What Is the Average Collection Period Ratio?

How to Calculate the Average Collection Period Ratio

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The average collection period ratio is the average number of days it takes a company to collect its accounts receivable.

Learn more about what it is, how to calculate it, and how it works.

What Is the Average Collection Period Ratio?

This financial ratio calculates the average amount of time it takes for clients to pay their bills to you, or the average number of days between the time a credit sale is initiated until the credit balance is paid. It indicates the average number of days required to convert receivables into cash.

The average collection period ratio is often shortened to "average collection period" and can also be referred to as the "ratio of days to sales outstanding."

Average Collection Period Ratio Calculation

The mathematical formula to determine average collection ratio requires you to multiply the days in the period by the average accounts receivable in that period and divide the result by net credit sales during the period.

The formula for calculating the average collection period ratio is:

Average Collection Period Ratio

You can calculate the average accounts receivable over the period by totaling the accounts receivable at the beginning of the period and the end of the period, then divide that by 2.

Most businesses regularly account for their accounts receivable outstanding, sometimes weekly, and often monthly. For longer calculation periods, the beginning and ending figures for accounts receivable can be found in the company's income statements or by adding the monthly accounts receivable figures for the year, which can be found on the balance sheet

Net credit sales are the total of all credit sales minus total returns for the period in question. In most cases, this net credit sales figure is also available from the company's balance sheet.

When using this average collection period ratio formula, the number of days can be a year (365) or a nominal accounting year (360) or any other period, so long as the other data—average accounts receivable and net credit sales—span the same number of days.

How the Average Collection Period Ratio Works

Knowing your company's average collection period ratio can help you determine how effective its credit and collection policies are.

If your company requires invoices to be paid within 30 days, then a lower average than 30 would mean that you collect accounts efficiently. An average higher than 30 can mean that you're having trouble collecting your accounts, and it could also indicate trouble with cash flow.

Let's say that at the beginning of a fiscal year, company ABC had accounts receivable outstanding of $46,000. At the end of the same year, its accounts receivable outstanding was $56,000. That means the average accounts receivable for the period came to $51,000 ($102,000 / 2).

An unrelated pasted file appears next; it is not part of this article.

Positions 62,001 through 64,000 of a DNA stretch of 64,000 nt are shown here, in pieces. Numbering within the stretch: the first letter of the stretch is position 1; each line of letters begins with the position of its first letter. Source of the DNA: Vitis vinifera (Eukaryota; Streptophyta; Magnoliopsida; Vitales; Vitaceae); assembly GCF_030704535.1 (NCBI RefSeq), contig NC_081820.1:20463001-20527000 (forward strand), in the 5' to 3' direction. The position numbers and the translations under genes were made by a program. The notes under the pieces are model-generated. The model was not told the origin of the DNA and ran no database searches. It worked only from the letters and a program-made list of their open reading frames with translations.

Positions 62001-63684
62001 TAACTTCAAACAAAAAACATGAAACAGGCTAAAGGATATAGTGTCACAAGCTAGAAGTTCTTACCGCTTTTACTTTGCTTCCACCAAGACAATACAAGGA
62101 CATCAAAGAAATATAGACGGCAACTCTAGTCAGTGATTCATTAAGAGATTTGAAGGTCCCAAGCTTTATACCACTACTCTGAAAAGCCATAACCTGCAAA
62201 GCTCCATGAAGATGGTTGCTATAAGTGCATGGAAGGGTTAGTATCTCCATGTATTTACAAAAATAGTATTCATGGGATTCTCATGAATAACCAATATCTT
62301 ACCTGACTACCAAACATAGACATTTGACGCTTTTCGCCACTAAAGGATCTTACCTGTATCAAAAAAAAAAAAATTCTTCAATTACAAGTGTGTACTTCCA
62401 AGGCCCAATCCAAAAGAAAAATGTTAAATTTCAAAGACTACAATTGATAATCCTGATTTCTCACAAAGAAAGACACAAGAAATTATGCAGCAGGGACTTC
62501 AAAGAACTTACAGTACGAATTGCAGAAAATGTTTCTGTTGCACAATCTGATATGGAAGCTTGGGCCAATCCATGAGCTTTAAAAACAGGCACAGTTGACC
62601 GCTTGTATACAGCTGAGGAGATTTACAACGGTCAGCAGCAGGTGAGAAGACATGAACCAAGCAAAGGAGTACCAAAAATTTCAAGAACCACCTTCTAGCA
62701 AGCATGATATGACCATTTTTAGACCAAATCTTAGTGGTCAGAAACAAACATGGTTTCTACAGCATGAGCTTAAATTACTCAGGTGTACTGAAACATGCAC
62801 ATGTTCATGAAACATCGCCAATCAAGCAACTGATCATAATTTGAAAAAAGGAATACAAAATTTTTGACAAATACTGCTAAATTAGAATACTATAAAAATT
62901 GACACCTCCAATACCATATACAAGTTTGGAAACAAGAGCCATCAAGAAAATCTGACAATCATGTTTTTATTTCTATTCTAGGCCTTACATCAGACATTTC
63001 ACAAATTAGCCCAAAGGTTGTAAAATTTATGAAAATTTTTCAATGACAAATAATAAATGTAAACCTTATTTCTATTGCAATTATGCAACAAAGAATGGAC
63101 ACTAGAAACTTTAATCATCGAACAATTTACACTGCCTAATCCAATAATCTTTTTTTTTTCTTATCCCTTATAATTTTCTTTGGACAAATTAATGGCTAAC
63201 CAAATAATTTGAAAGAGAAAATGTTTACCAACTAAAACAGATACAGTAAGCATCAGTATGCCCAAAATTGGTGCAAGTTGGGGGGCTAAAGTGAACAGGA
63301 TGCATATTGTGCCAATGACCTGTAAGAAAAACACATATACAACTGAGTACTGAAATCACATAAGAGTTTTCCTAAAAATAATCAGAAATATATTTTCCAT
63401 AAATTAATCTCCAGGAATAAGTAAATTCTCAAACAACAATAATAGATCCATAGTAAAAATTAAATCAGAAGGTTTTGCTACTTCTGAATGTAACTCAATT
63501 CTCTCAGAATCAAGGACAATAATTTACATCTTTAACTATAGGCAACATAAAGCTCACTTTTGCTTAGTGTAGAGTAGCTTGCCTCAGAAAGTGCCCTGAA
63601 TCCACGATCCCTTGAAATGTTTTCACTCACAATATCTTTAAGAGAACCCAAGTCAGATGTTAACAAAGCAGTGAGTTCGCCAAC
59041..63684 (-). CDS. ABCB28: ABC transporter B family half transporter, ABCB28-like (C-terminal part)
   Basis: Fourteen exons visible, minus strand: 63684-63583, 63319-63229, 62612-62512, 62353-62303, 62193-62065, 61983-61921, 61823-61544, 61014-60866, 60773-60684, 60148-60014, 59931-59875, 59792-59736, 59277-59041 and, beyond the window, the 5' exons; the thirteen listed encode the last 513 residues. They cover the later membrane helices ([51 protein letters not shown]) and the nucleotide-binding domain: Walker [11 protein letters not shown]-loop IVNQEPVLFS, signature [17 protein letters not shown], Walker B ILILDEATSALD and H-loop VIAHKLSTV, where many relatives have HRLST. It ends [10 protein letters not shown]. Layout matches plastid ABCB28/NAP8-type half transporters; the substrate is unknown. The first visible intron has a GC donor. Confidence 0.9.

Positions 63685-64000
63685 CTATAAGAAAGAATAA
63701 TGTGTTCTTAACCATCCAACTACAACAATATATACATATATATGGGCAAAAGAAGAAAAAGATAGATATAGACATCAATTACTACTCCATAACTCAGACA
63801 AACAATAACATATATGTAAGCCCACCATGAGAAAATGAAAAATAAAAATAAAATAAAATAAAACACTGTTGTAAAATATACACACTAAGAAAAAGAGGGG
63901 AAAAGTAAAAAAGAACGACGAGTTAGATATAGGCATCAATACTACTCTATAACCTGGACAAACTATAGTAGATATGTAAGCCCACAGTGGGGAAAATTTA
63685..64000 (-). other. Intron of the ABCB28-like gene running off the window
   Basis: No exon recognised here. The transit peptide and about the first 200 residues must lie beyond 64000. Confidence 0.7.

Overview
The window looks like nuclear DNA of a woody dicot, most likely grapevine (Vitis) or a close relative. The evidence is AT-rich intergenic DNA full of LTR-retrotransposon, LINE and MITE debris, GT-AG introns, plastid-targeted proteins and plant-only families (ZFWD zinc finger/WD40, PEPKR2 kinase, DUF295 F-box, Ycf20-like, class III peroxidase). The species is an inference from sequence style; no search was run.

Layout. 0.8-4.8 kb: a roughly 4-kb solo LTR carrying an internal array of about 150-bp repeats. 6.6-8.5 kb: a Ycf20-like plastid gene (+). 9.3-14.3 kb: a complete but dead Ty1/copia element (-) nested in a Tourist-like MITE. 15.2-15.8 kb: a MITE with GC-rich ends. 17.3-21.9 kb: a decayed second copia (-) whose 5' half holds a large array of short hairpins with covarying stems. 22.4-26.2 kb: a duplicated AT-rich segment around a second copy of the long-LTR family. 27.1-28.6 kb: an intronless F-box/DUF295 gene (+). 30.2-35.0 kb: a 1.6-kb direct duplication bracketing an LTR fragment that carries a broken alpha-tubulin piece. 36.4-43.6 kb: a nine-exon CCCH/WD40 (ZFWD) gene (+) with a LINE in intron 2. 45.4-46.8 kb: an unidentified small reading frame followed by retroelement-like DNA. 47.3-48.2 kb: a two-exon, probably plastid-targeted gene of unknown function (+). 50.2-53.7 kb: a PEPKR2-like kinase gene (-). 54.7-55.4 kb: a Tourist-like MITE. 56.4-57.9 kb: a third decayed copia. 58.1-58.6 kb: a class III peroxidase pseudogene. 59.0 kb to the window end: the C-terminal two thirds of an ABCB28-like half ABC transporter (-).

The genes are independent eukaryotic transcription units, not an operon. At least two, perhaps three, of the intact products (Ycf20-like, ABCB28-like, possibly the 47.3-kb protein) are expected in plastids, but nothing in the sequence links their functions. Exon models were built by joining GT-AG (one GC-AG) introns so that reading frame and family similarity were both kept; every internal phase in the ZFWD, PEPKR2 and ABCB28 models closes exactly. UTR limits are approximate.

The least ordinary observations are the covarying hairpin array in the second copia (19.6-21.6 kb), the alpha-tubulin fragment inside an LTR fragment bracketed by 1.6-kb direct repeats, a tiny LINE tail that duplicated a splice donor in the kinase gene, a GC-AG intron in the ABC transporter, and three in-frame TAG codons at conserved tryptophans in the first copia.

Over the same 365-day period, its net credit sales—gross sales minus returns—totaled $600,000.

So company ABC's average collection period ratio, or the average number of days from the date of a credit sale until the outstanding balance is collected, is 31.025: (51,000 x 365) / 600,000.

Limitations of the Average Collection Period Ratio

It's wise to interpret the average collection period ratio with some caution. 

For one thing, to be meaningful, the ratio needs to be interpreted comparatively. In comparison with previous years, is the business's ability to collect its receivables increasing (the average collection period ratio is lower) or decreasing (the average collection period ratio is higher). If it's decreasing in comparison then it means your accounts receivable are losing liquidity and you may need to take positive steps to reverse this trend.

You should also compare your company's credit policy with the average days from credit sale to balance collection to judge how well your firm is doing. If the average collection period, for example, is 45 days, but the firm's credit policy is to collect its receivables in 30 days, that's a problem. But if the average collection period is 45 days and the announced credit policy is net 10 days, that's significantly worse; your customers are very far from abiding by the credit agreement terms. This calls for a look at your firm's credit policy and instituting measures to change the situation, including tightening credit requirements or making the credit terms clearer to your customers.

Key Takeaways

  • Knowing a company's average collection period ratio can help determine how effective its credit and collection policies are.
  • The average collection period ratio calculates the average amount of time it takes for a company to collect its accounts receivable, or for its clients to pay.
  • It can be calculated by multiplying the days in the period by the average accounts receivable in that period and dividing the result by net credit sales during the period.
  • The result should be interpreted by comparing it to a company's past ratios, as well as its payment policy.